As somebody revising for their final exams, it doesn’t take a lot to rile me up. Last week I was a victim of British Summer Time. The clocks went forward and, for the first time in weeks, I woke up in the dark. I got to the library in a considerably worse mood than the previous day, when I had walked to the bus stop enjoying the spring sunshine.
The clocks went forward and, for the first time in weeks, I woke up in the dark.
Sound familiar? Everyone knows sunshine puts you in a good mood, and it’s fairly well documented that waking up to blue skies is easier. Anecdotally I’ve got the evidence above and my dad. Growing up in sun-drenched Kenya has, despite not having lived there for 40 years, left my father in a state of constant irritation at the British weather between the months of November and March.
This is a phenomena known as seasonal affective disorder (SAD). It’s not a new concept, the idea that happiness is season dependant goes back as far 300 BCE in the Yellow Emperor’s Classic of Medicine. It can range from a general irritableness (my dad) to a very serious mental health issue. These days, a connection has been shown between serotonin (the chemical in the brain responsible for happiness) levels and hours of sunshine in a day.
The cause of SAD is still debated by researchers. Leading theories blame a disruption of the circadian clock- the 24 hour clock which our bodies coordinate with regulating hunger, tiredness and energy levels. When the hours of light and darkness get out of sync with our circadian clocks, the body starts producing melatonin (the chemical responsible for tiredness) at the wrong times, leaving people tired and grumpy.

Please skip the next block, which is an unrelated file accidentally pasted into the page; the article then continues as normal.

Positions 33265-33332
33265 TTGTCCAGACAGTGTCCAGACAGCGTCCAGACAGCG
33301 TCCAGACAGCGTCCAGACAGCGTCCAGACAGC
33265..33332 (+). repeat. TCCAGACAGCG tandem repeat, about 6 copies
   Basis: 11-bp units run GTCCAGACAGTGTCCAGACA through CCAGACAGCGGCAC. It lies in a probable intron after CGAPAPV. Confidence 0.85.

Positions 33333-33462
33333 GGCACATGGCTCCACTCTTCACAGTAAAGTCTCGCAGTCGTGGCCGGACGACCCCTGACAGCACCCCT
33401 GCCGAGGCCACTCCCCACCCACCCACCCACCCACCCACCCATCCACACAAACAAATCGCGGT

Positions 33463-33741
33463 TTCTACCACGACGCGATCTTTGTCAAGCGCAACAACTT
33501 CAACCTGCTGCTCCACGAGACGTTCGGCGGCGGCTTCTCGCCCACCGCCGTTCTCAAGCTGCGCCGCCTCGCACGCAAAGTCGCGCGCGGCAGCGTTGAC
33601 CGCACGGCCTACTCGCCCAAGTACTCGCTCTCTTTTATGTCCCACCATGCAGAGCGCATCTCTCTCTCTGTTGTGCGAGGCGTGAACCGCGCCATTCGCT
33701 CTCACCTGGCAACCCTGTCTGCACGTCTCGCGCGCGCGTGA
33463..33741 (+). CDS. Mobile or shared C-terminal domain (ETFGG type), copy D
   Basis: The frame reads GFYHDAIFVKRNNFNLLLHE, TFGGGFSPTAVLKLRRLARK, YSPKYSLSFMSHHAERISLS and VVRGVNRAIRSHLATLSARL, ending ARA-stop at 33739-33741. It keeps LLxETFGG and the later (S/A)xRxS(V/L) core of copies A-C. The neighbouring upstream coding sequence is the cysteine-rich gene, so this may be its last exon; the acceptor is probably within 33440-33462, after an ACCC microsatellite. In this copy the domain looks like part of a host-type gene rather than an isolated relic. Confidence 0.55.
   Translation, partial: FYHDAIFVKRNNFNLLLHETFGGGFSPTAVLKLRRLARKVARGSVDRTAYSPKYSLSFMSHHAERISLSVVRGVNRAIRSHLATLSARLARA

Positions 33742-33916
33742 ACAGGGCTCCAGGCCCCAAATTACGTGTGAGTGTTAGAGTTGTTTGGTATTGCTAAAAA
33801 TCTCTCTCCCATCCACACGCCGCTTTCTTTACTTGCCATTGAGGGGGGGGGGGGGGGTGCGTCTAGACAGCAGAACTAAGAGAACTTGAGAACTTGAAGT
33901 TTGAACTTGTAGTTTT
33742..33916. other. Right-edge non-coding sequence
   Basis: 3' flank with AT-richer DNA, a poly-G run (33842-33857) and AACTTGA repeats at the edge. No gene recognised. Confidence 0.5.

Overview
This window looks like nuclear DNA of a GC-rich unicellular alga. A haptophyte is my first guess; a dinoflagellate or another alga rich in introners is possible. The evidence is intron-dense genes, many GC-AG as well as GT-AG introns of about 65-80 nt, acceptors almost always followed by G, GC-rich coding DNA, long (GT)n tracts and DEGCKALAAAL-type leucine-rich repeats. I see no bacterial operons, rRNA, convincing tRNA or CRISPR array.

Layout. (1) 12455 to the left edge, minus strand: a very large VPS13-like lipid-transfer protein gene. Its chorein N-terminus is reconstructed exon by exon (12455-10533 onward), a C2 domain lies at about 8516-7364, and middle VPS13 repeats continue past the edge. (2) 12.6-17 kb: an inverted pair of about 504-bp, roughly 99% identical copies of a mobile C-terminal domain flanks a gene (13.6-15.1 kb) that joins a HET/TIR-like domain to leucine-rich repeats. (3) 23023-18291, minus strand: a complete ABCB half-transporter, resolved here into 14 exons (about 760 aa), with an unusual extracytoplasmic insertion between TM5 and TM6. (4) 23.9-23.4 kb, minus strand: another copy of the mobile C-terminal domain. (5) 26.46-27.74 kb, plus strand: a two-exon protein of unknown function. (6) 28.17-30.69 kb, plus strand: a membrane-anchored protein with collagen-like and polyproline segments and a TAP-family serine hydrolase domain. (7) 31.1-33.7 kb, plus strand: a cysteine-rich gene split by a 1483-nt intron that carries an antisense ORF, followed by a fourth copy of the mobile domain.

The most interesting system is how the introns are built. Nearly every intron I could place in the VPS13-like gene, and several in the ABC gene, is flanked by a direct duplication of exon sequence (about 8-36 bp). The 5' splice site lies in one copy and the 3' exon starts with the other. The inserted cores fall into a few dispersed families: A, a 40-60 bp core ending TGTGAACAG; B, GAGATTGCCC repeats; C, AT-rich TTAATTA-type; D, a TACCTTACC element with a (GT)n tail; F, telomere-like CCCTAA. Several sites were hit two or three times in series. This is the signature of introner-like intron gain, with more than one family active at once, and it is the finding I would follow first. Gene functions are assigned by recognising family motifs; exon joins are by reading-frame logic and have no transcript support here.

The body starts producing melatonin (the chemical responsible for tiredness) at the wrong times, leaving people tired and grumpy.
In Sweden, some use light room therapy to treat SAD. Here, patients dress in all white clothes and stand under lights, in theory boosting their serotonin levels. Though it has been largely discredited by scientific institutions, those that use it swear by it. Indeed, proving the efficacy of light room therapy is extremely difficult. Medical trials always need a placebo, what could act as a placebo for standing under a light?
As with all issues regarding mental health, SAD is a complex matter with a number of contributing factors. It’s also a difficult thing to investigate. The most obvious route would be studying Norwegian cities in the north that don’t see the sun for months at a time. However, people that live in these cities tend to be able to handle the long months of darkness, giving the researchers a biased sample. Those that can’t handle the endless night flee south.
Sadly, for those of us stuck in the library, fleeing south isn’t an option.
Sadly, for those of us stuck in the library, fleeing south isn’t an option. But we can take steps to make things better. A revision break in the sunshine really will liven you up, it will also alert you to the fact that the ice cream man is now here every day. SAD is generally considered to come from a lack of natural light, and there’s no natural light on floor 3!